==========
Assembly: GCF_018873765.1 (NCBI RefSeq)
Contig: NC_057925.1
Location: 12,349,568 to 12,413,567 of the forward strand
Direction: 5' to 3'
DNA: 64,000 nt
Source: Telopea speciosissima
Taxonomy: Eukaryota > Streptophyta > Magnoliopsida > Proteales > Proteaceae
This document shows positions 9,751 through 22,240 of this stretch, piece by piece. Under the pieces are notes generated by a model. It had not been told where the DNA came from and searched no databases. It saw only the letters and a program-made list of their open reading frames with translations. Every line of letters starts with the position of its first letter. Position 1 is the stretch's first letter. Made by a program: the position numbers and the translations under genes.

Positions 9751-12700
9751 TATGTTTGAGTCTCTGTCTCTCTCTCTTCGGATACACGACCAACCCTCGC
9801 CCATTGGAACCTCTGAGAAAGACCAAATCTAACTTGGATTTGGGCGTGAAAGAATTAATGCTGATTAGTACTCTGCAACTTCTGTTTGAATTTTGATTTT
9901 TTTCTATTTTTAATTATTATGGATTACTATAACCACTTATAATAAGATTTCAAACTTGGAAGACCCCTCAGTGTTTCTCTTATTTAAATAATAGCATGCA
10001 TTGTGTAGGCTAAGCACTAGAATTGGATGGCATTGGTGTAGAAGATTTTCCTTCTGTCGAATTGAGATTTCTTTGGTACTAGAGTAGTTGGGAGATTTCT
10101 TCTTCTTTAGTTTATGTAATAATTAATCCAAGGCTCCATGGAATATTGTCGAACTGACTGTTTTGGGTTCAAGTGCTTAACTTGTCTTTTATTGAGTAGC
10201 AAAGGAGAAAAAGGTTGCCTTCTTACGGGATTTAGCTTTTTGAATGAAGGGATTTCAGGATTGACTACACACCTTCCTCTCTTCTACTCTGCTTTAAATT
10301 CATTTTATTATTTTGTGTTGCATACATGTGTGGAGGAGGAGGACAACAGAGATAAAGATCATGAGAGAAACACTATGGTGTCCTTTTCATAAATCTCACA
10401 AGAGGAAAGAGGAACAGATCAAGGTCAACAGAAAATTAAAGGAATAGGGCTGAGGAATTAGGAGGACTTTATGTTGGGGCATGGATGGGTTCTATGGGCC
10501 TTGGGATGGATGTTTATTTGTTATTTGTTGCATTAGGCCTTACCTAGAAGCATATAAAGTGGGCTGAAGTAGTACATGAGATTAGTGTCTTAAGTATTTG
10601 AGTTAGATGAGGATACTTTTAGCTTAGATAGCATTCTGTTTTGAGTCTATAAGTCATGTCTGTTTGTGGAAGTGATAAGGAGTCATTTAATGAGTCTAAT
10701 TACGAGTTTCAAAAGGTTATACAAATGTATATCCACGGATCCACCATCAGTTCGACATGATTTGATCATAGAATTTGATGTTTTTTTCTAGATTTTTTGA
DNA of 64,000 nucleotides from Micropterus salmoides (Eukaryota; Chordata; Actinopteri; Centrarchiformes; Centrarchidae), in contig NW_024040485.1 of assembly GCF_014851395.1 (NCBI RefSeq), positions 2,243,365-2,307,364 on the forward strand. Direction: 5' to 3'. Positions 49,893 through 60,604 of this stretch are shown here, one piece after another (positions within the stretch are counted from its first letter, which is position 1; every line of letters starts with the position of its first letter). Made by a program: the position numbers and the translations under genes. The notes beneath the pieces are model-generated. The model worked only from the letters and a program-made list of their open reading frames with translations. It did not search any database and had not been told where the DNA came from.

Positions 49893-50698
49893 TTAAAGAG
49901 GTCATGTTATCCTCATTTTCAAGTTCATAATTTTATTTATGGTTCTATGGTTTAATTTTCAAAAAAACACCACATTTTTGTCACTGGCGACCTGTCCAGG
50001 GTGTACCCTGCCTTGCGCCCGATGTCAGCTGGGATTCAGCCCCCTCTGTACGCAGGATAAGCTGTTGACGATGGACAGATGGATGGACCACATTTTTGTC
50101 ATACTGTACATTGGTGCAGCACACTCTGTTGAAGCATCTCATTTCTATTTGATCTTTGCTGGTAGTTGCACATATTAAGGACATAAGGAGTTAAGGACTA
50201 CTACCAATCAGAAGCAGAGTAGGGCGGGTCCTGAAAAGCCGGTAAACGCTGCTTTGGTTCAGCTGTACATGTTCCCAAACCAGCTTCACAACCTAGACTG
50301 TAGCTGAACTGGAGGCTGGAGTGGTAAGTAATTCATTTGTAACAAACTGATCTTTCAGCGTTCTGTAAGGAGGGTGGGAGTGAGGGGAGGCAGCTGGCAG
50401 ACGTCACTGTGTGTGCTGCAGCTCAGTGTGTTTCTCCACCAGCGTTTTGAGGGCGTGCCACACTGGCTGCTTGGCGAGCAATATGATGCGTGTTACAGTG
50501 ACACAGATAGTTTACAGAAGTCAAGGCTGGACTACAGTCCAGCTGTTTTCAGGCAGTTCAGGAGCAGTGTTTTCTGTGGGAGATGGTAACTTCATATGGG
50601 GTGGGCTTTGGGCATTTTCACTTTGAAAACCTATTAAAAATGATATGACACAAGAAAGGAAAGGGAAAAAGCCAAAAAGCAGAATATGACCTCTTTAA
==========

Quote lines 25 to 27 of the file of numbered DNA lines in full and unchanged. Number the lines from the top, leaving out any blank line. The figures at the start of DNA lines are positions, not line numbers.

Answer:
50001 GTGTACCCTGCCTTGCGCCCGATGTCAGCTGGGATTCAGCCCCCTCTGTACGCAGGATAAGCTGTTGACGATGGACAGATGGATGGACCACATTTTTGTC
50101 ATACTGTACATTGGTGCAGCACACTCTGTTGAAGCATCTCATTTCTATTTGATCTTTGCTGGTAGTTGCACATATTAAGGACATAAGGAGTTAAGGACTA
50201 CTACCAATCAGAAGCAGAGTAGGGCGGGTCCTGAAAAGCCGGTAAACGCTGCTTTGGTTCAGCTGTACATGTTCCCAAACCAGCTTCACAACCTAGACTG